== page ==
A reader recently pointed out the lack of high-CBD strain reviews in this column, and she was right. There’s no excuse, folks: I had CBD bias, and I’m ashamed of it. I’m currently free of any real anxiety, inflammation or muscle pains, so the thought of buying a CBD strain had never really crossed my mind. After getting called out, though, my eyes focused on a jar of Harlequin during a recent trip to the Health Center Uptown.
Dear Stoner: How can types of pot have the same name but different parents? Some shops have a strain with one set of genetics, and another shop will have completely different information.
Very rarely do I let a budtender’s spiel persuade me to buy a certain strain, but solicited advice is always appreciated. A new strain (new to me, anyway) called Lemon Cap was on my mind as I headed to Northern Lights Cannabis Co. in Edgewater, but after a quick conversation with the budtender, I was instead dreaming about strawberries.
Being a cannabis critic isn’t all joints and blow jobs. Some of these strains are hard to understand, especially for an outsider to the industry. Amendment 64 passed five years ago, in November 2012, and Denver now houses over 200 retail pot shops and MMJ dispensaries, with hundreds more around Colorado. How could one person possibly profile everything they stock?
Whether you use cannabis medically or recreationally, there are certain terms you should know. It’s smart to walk into a dispensary armed with knowledge, so there’s no miscommunication between you and the budtender. The more educated you are, the better your chances of having a fairly priced, fulfilling experience.
So we’ve come up with a dispensary dictionary. While some of this might seem a little remedial to experienced consumers, it should come in handy for new marijuana users and transplants alike. Knowing what’s in your cannabis is important, just as it’s important to know what’s in your food; it also arms you with info to pass along to other people who might have questions. To begin your ascension to informed cannabis consumer, study these definitions:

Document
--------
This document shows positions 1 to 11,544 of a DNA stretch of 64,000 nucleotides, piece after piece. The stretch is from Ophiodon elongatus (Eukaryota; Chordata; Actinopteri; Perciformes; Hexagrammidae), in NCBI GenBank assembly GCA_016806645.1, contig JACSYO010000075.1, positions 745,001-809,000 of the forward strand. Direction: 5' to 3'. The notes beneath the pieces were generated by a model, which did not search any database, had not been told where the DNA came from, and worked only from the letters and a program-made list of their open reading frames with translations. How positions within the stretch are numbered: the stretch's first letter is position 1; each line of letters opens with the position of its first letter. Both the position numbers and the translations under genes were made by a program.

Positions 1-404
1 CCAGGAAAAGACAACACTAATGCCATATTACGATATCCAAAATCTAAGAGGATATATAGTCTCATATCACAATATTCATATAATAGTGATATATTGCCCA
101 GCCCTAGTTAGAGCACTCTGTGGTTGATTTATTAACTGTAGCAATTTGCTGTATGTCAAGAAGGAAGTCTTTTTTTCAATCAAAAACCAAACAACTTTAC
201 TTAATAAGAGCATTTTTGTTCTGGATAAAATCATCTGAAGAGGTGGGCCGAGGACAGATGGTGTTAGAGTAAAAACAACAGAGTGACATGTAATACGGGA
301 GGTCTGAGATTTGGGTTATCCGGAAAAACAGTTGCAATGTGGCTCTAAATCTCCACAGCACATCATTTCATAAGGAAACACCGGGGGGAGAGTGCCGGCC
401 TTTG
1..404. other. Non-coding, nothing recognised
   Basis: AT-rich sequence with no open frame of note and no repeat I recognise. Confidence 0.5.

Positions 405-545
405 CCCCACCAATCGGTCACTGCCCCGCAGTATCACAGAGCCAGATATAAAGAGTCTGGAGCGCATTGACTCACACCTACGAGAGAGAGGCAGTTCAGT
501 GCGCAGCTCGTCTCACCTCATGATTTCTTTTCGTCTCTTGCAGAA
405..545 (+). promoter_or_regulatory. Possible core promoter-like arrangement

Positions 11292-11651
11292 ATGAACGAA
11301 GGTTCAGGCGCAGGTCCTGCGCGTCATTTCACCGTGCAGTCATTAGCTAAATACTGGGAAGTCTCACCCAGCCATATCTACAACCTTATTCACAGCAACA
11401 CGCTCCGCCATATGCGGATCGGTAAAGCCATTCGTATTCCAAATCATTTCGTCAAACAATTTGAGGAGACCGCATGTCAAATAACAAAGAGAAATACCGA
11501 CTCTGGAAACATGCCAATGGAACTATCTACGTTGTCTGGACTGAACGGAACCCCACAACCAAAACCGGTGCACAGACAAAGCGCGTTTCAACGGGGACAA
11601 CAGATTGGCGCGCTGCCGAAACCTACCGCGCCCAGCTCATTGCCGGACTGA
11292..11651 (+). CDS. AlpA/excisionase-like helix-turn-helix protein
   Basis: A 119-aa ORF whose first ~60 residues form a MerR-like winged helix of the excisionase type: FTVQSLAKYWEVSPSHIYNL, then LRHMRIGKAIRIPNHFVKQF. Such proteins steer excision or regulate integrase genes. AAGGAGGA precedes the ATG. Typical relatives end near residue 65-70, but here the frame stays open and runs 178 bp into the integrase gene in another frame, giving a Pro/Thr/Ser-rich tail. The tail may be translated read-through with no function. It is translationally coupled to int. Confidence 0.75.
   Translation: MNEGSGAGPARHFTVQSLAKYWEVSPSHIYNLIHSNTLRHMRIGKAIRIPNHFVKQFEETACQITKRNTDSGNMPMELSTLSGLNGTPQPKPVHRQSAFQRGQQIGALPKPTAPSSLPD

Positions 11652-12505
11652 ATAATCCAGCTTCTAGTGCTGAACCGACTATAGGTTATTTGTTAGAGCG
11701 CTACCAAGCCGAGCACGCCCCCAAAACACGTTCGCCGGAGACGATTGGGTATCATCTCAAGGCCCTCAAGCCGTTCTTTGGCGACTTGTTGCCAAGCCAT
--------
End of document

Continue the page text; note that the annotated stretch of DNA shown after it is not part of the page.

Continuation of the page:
We all have our own reasons for loving cannabis, and one of my biggest is the way it enhances nostalgia. Cartoons, music and food from my childhood all have a little extra meaning after I smoke pot — and let’s face it: No one my age has any other reason to watch Good Burger. My love for Halloween has undoubtedly returned to peak levels thanks to the plant, leading me to geek out on slasher films, popcorn balls and pumpkin carving during and after each smoke sesh this past month.
Not only does Frankenberry ramp the ghoulish effects up a notch as you puff a joint and watch Michael Myers get back up for the tenth time, but it also takes you back to mornings before school, eating a bowl of the strawberry-marshmallow cereal — and so does the strain’s cakey, berry flavor.
One of Colorado’s largest hash manufacturers has added another product to its lineup. O.penVape, known for its pre-filled vaporizers cartridges, has rolled out ISH pens, a new line of distillate products geared toward novice cannabis consumers.
I get a little spooked whenever I see a strain named after another drug. Ecstasy OG and Herijuana make me feel like I’m about to smoke something other than cannabis, and it’s never good to have a grimy state of mind when lighting up. LSD, however, conjures a different vision: The expanding psychedelic effects of the drug never really scared me, so maybe that’s why the strain named after it seemed more approachable than Herijuana. (If it was called “Acid,” that might be different story.)
As cannabis industry experts and commercialization opponents continue to warn about the big-tobacco takeover of legal pot, we know that at least one local operation doesn’t want any part of Philip Morris. “We don’t want to be Jim Beam; we’re Leopold,” explains Joe Patierno, general manager of Kush Concentrates.